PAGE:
Thursday, December 11, 2008

Waterfront West LRT

I attended an open house tonight set up to inform residents of the planning for a Waterfront West Light Rail Transit line from Parklawn to Longbranch. Longbranch is my new neighbourhood and it sits at the extreme south-west corner of Toronto. For those readers not from the Toronto area, transit development in this city has been contentious. In the St. Clair W. area, it divided the community.

Here is the purpose of the project, as expressed in the documents I picked up at the open house:
"The WWLRT line is intended to provide fast and efficient service between Long Branch and downtown Toronto at Union Station serving numerous communities along the way. Work has been underway for some time to develop a reserved right of way connection between Union Station and Exhibition Place, and more recently between Exhibition Place and The Queensway at Roncesvalles. The conversion of the existing streetcar service on Lake Shore Blvd West to LRT in the section from Humber to Long Branch will address the last piece of the proposed line. TTC and the City of Toronto want to identify the best way to provide this high quality transit service in a manner that:
i) is affordable,
ii) makes transit a much more attractive travel option relative to the private auto, and
iii) supports the City's reurbanization objectives for this section Lake Shore Blvd West which is designated in the Official Plan as an "Avenue", including enhanced housing, jobs, and other transit-oriented developments, and improved streetscaping and pedestrian environment."

This is early stage planning for a line which, if approved by City Council, would be constructed in 2014/2015, and which is projected to cost $125 million + vehicles.

I appreciated the way the plan was laid out in the cafeteria of a local school for the Open House. There were representatives from the City floating around who were happy to talk to me, hear my concerns and discuss the issues. I was able to get a clear idea of some of the issues quite quickly.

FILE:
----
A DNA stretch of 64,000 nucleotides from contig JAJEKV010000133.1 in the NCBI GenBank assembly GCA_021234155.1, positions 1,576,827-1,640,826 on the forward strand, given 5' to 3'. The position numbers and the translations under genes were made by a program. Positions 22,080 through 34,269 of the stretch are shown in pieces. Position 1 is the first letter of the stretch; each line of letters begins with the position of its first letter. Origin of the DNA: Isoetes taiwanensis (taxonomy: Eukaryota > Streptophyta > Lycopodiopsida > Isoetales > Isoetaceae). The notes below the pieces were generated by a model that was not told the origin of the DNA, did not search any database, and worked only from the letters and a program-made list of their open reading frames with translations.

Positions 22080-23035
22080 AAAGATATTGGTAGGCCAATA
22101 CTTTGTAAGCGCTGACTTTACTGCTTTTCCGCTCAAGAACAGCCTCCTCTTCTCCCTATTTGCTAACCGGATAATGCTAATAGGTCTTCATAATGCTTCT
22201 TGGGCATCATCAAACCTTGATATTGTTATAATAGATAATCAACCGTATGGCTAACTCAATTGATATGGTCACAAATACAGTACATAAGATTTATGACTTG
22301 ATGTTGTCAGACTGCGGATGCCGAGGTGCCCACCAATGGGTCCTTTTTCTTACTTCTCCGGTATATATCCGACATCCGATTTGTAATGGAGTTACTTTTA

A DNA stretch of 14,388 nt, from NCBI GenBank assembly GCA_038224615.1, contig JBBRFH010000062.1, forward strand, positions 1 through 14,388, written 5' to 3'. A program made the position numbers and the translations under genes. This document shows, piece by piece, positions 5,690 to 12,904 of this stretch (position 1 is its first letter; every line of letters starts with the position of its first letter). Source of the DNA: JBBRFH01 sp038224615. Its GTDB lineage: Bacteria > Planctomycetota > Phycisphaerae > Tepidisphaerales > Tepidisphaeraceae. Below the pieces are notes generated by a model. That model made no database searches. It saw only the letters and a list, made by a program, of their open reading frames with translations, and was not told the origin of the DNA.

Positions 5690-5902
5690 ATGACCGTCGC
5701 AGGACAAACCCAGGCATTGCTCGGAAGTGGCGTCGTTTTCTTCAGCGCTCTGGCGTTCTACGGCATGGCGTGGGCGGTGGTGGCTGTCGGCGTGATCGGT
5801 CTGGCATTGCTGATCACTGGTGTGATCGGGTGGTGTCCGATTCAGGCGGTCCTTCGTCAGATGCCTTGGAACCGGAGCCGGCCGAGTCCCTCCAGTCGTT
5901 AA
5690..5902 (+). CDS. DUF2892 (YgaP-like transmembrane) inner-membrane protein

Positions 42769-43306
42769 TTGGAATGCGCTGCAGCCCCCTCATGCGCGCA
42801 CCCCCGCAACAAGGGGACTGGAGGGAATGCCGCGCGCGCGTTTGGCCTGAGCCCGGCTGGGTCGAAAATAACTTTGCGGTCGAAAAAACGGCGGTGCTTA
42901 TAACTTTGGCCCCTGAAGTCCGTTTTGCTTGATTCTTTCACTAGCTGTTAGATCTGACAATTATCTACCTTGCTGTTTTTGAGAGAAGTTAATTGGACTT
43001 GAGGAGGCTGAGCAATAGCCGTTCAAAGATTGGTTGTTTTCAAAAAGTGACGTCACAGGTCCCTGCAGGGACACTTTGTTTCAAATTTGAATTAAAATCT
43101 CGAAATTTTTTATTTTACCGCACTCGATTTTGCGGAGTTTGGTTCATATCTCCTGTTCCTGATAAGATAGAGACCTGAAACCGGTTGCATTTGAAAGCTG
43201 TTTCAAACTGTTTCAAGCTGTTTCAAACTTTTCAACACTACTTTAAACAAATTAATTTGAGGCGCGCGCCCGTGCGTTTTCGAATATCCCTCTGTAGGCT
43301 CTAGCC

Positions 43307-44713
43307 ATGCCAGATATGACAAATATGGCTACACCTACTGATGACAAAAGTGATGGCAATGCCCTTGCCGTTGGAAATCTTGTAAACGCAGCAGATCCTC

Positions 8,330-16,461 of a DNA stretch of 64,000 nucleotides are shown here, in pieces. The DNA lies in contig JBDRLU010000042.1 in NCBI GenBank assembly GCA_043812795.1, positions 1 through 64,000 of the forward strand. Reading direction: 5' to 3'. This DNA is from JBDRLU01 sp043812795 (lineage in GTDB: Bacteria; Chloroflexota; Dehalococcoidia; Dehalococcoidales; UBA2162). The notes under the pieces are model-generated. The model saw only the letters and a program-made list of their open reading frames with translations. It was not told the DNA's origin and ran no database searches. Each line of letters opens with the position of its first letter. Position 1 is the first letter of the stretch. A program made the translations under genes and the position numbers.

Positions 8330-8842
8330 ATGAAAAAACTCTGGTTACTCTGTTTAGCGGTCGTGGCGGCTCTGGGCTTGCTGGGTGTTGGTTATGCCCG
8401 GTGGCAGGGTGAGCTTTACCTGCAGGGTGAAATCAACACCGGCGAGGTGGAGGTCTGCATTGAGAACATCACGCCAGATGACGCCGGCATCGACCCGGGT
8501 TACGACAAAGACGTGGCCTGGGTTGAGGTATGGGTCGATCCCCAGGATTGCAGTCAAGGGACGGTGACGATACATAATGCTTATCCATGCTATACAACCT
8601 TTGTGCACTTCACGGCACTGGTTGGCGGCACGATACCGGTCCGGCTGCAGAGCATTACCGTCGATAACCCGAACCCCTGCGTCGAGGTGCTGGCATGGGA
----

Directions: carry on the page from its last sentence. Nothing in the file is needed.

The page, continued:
I have shared on this blog some of my concerns with the TTC right-of-way under construction in my old neighbourhood, along St. Clair Ave. W. If this plan goes ahead on Lake Shore, the City has to do a better job of protecting the interests of local businesses through the construction. The City also needs to recognize the concerns of residents. The St. Clair construction divided the neighbourhood, for and against. It felt as if the Mayor was determined to force the project through. I'd like to see improved public transit from Longbranch to downtown, but not at all costs.

I'll be attending the next Open House in late winter and will report back at that time.


Candy Minx said...

Well, you know how I feel about public transit...I don't want to be a broken record.

I love the Spadina right-of-way's amazing and didn't kill the has kept it alive and busy and now has an amazing route for moving traffic and people through the city. Business is great as it ever was on may even be better than it was. I completely support the St. Clair line too.

I understand the businesses on St Clair were afraid...lets just hope the same people who strugled to shop there in the past continue to shop there...they probably will.

I imagine the plan for Lakeshore is something I would like too.

As long as people keep driving their cars for every activity...we will need to help public transit provide the best service into the future.

mister anchovy said...

The St. Clair service was pretty good before the construction. They had some trouble with cars bunching up, but mostly due to left turners at maybe half a dozen intersections. I might have supported a plan that addressed the problem rather than a plan that imposed a vision.